It is by living and dying that one becomes a theologian, Martin Luther said. With that comment in mind, we have resumed a Century series published at intervals since 1939 and asked theologians to reflect on their own struggles, disappointments, questions and hopes as people of faith and to consider how their work and life have been intertwined.
At a church leadership retreat, a tall man with a mustache and red suspenders stands up and says, “Several of us here find ourselves wondering if our church is still God-centered. It seems to us something’s missing.” At another retreat, a woman blurts out, “But what do we believe?
About ten years ago I started to become vegetarian. But although my menu shifted, my Christian observance continued pretty much the same. A cradle Anglican, I was a graduate student at King’s College, Cambridge. Evensong in chapel was a staple of my spiritual diet, often followed by dinner in the hall. Although physical sustenance came right after spiritual sustenance, I had little sense of a link between the two beyond the notion that sharing food with others was a good thing to do and that one should not take too much food in order to leave plenty for others. As a Christian, I was not unusual in failing to make connections between faith and food.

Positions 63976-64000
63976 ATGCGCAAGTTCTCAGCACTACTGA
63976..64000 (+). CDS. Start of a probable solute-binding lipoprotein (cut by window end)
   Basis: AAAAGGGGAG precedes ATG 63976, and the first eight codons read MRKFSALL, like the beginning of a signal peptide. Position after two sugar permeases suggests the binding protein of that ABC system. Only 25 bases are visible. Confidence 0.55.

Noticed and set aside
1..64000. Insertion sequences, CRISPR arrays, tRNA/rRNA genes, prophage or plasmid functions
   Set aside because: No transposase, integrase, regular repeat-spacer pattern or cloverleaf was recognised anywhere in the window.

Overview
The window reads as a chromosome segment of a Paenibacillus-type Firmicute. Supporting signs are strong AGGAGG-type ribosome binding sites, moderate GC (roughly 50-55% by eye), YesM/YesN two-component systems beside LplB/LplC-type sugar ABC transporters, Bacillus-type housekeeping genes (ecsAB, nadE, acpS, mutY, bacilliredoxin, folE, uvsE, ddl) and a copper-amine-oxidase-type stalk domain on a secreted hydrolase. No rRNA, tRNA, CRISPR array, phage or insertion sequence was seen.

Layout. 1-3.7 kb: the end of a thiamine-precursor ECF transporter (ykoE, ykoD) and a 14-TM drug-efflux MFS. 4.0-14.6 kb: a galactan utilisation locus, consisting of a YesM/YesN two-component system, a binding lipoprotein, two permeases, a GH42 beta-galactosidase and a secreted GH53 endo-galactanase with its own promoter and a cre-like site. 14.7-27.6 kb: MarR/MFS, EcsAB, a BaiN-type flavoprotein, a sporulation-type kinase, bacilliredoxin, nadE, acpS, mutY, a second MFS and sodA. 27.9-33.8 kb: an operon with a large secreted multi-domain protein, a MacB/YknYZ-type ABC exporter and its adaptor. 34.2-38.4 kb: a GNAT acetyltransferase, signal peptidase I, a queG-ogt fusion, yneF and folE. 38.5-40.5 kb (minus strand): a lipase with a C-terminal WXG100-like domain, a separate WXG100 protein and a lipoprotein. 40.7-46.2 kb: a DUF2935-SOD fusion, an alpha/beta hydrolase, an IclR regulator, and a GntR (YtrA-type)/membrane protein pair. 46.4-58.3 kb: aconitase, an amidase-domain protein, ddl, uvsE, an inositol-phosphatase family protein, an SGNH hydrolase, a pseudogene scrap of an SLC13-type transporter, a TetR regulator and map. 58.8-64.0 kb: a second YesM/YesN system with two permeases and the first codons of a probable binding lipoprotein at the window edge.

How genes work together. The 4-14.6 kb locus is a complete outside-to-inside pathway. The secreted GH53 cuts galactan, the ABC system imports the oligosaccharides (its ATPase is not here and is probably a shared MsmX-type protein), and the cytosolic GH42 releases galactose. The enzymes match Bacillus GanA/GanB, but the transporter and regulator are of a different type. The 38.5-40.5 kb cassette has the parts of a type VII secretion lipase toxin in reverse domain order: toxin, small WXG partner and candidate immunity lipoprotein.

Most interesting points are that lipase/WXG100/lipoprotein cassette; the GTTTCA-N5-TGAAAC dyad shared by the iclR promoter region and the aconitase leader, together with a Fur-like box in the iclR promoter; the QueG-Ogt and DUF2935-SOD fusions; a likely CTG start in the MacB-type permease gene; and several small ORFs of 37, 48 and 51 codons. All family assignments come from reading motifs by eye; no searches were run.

When my daughter became a teenager, she was invited to serve as an acolyte at our Episcopal church. I thought it would be a wonderful thing to do with her. With her permission, I became an acolyte too—in my mid-forties.
Marketplace Ministries, based in Plano, Texas, is the nation’s largest provider of workplace chaplains, a growing service industry. It has an annual budget of $14 million and sends thousands of chaplains into workplaces around the world. Although almost all workplace chaplains are Christian, their job is not to proselytize, and they relate to employees of any or no faith. Their job is more to listen than to speak. Company executives are discovering that productivity goes up when stress goes down (NPR, December 11).